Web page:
Some dogs have been known to get into the trash and eat things that could potentially be harmful to them. As a child, my parent’s had a Rat Terrier who would get on the coffee table when we weren’t home, and she would take Hershey’s kisses out of the candy jar. She would literally lay under the dining room table and unwrap the Hershey kisses. That dog ate so much chocolate, it was a wonder she never got sick!
As an adult now, my household is very dog-proof and I’m extremely strict with the canine rules around here. No jumping on the furniture and no table scraps. But when I’m not home, I know Sammy likes to lay on the couch, Motley likes to drink out of the toilet, and Helo likes to surf the counter tops. Dogs will be dogs. They will follow their noses! I just can’t imagine what my house is like whenever I leave all three unsupervised.
People can try to tell me that I’m a cruel pet owner because I crate my dogs (which I haven’t in a very long time since I work from home). But I’m going to start doing it again soon, especially when I get a new part-time job. I am a supporter of dog crates, if used appropriately, and I’m not afraid to admit it!
I haven’t posted in awhile! Sorry guys! My mind has been focused on other things. Recently Helo has started urinating in the house. We’ve had him for almost three months and during the last two months there has not been a single accident. I was proud of this. It’s not difficult to housebreak a puppy as long as you take him out frequently… Well nothing has changed with his potty routine. I take him out as often as possible, and even sooner when he plays or naps. Despite this, he has peed in the house three times in two days. Yesterday I figured he must have not fully emptied his bladder, so today I made sure he did. Sure enough, he went out and peed (he still squats like a girl). Then he came back up to the porch to be let inside. I didn’t let him in - instead I looked at him. A moment later, he ran back off of the porch and peed (this time, longer). Then I let him inside.
I always take him out right after he naps (even if it’s a short nap), and sometimes I’ll interrupt his playtime with the other dogs for a potty break. Then again immediately after play time. When he’s not playing or sleeping, I take him out at least every thirty minutes (which is a lot considering he should be able to hold it at least two hours). Despite all this, he walks over to the television and squats. Thank God he isn’t cocking his leg yet…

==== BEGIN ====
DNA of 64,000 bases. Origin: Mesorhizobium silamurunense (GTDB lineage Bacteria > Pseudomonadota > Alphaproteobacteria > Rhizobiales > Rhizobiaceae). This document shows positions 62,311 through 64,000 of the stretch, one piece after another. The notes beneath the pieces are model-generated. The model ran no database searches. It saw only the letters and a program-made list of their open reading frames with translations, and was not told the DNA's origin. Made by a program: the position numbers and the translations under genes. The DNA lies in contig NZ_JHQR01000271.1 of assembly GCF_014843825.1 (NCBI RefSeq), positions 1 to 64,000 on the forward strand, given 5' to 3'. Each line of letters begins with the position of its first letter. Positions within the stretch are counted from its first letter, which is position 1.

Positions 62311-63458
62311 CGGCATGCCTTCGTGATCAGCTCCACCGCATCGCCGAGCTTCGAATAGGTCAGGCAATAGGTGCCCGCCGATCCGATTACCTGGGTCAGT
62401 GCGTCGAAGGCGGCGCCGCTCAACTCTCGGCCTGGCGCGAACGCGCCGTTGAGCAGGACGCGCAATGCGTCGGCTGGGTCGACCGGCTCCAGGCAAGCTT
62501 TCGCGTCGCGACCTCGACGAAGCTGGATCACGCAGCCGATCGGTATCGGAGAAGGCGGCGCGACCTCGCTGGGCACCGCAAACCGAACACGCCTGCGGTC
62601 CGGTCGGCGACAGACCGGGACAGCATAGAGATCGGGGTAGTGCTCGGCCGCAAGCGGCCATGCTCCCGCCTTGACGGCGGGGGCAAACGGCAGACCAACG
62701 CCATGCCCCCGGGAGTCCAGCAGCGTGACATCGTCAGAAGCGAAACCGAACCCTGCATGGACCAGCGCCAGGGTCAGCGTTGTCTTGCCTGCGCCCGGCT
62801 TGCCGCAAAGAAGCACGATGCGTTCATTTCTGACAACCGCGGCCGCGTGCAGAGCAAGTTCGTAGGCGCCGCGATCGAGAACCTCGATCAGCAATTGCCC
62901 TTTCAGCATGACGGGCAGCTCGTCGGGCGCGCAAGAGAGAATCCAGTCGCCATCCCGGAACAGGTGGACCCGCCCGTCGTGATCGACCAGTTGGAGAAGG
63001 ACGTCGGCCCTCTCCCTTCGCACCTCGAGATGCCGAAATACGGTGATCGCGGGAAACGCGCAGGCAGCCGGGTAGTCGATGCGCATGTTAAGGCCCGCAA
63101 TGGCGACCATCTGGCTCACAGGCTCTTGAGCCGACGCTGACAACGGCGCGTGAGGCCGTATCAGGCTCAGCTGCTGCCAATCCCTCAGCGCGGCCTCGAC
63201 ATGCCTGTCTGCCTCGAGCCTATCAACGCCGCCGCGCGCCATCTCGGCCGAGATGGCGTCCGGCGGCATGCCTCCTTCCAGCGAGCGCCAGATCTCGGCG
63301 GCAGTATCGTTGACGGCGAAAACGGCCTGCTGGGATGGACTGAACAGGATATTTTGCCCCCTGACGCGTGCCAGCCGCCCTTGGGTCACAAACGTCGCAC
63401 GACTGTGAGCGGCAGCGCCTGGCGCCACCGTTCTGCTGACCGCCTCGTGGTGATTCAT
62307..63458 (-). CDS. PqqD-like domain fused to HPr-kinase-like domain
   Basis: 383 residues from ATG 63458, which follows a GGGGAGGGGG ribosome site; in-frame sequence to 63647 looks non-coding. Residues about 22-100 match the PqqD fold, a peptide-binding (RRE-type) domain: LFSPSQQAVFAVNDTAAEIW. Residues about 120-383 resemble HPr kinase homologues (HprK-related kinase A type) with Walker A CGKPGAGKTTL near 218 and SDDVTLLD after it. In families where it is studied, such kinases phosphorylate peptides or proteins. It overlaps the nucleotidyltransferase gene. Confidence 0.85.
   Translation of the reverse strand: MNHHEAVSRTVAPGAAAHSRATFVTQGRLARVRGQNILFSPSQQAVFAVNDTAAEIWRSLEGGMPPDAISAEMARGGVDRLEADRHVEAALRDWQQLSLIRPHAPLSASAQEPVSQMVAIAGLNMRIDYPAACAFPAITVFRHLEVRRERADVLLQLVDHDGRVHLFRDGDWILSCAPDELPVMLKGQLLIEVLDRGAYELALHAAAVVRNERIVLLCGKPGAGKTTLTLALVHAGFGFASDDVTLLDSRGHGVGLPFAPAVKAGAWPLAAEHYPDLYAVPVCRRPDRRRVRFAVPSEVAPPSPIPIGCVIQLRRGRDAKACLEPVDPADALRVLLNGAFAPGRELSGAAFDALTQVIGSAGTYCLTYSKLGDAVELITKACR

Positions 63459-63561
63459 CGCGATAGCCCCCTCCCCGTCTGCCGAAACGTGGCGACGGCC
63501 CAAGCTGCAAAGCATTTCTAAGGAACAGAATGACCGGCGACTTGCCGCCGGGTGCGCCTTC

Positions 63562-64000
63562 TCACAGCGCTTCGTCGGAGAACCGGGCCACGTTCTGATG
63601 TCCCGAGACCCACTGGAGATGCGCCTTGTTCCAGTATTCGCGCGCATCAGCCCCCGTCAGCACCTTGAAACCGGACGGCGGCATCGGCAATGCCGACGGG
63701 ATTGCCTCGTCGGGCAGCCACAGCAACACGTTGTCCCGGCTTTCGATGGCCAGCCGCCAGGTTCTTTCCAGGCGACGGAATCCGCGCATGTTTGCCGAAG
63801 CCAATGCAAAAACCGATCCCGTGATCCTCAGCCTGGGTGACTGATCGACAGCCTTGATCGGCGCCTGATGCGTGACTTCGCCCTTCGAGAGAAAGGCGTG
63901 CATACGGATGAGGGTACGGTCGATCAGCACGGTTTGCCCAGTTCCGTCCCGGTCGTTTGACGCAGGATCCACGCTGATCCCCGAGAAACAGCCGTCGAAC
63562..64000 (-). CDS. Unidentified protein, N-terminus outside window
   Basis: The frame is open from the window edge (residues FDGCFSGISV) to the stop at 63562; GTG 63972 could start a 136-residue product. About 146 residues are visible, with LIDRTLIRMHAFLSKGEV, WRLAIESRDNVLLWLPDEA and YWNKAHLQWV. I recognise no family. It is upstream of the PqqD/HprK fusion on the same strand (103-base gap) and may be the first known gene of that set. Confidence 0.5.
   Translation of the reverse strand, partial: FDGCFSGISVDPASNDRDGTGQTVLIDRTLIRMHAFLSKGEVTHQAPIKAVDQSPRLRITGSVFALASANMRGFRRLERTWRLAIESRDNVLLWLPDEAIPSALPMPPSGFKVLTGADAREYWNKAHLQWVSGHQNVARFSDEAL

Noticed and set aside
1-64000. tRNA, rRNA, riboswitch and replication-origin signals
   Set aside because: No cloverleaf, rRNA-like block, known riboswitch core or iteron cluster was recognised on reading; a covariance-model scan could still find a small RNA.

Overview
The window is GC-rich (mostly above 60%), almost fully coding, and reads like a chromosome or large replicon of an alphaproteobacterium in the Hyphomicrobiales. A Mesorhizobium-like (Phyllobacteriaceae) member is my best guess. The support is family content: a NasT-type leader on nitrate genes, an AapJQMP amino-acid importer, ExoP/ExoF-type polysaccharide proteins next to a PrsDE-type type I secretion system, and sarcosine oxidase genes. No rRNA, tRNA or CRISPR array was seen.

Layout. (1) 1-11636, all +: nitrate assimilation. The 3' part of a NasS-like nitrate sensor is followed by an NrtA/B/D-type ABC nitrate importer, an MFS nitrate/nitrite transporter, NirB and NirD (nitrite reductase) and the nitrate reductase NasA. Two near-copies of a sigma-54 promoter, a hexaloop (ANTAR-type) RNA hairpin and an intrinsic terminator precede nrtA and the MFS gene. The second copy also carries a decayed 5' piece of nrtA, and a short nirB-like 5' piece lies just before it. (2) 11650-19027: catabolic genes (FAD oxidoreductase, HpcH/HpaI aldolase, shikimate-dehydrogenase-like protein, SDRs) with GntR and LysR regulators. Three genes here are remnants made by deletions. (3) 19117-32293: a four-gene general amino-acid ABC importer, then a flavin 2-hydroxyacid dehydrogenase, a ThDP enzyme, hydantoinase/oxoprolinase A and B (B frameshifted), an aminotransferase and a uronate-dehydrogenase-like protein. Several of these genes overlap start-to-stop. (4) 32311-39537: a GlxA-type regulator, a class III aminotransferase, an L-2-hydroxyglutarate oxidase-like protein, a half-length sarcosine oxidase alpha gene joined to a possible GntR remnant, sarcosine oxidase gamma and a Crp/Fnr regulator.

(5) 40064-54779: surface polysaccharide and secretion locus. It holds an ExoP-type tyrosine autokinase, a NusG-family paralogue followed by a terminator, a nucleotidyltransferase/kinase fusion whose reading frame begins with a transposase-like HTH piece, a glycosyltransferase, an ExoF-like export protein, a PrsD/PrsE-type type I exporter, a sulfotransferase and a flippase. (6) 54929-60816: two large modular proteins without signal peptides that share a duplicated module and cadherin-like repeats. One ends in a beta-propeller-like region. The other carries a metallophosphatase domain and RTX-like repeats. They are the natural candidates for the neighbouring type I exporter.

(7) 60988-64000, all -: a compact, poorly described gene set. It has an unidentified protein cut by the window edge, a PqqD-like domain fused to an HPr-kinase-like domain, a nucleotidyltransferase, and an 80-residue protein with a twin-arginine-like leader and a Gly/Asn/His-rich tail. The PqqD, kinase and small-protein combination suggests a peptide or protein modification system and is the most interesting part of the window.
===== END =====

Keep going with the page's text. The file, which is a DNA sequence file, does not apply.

Anyway, if this keeps up I don’t know what I’ll do. I take him out more than enough every day based on his activity and how much he eats or drinks. I crate him when I’m not home, sleeping, or cannot supervise him. He has gotten a lot better in his crate and will walk into it willingly to nap. He has become increasingly vocal, but not for being confined to his crate - it’s just a pointer thing! The only time he barks in his crate is when I get home from running errands or when he has to go to the bathroom (usually in the morning when he’s been holding it for several hours).
What are some tips I may not be utilizing to prevent anymore peeing in the house? I’m already taking him out as frequently as possible, and sometimes I leash him so he stays where I can monitor him. Whenever he starts sniffing around, I take him out just to be on the safe side. He knows what “go potty” means, and I praise him a lot when he goes to the bathroom outside. When he peed in the house today and yesterday, I immediately grabbed him and put him outside so he could do his business while I tried to get the urine out of my carpet. I don’t want my carpet to start smelling. It’s times like this when I wish I had hardwood or laminate flooring.
What are some carpet cleaning solutions you guys have for dog urine? We have a Rug Doctor and I’ve been using Simple Solution carpet shampoo… I’ve heard amazing things about both Simple Solution and Nature’s Miracle, but never really paid any attention to the details since it’s not often I have to worry about dogs peeing on my floors. I’ve had Simple Solution sitting around in case Sam or Motley vomit on the floor. Sammy has a sensitive stomach and used to throw up a lot before I switched her diet, and Motley sometimes struggles with random submissive urination (we’ve managed to come up with techniques to prevent accidents and if we think she’s going to submissively urinate, we make sure she’s on the laminate flooring in the kitchen, dining room, or front door walkway.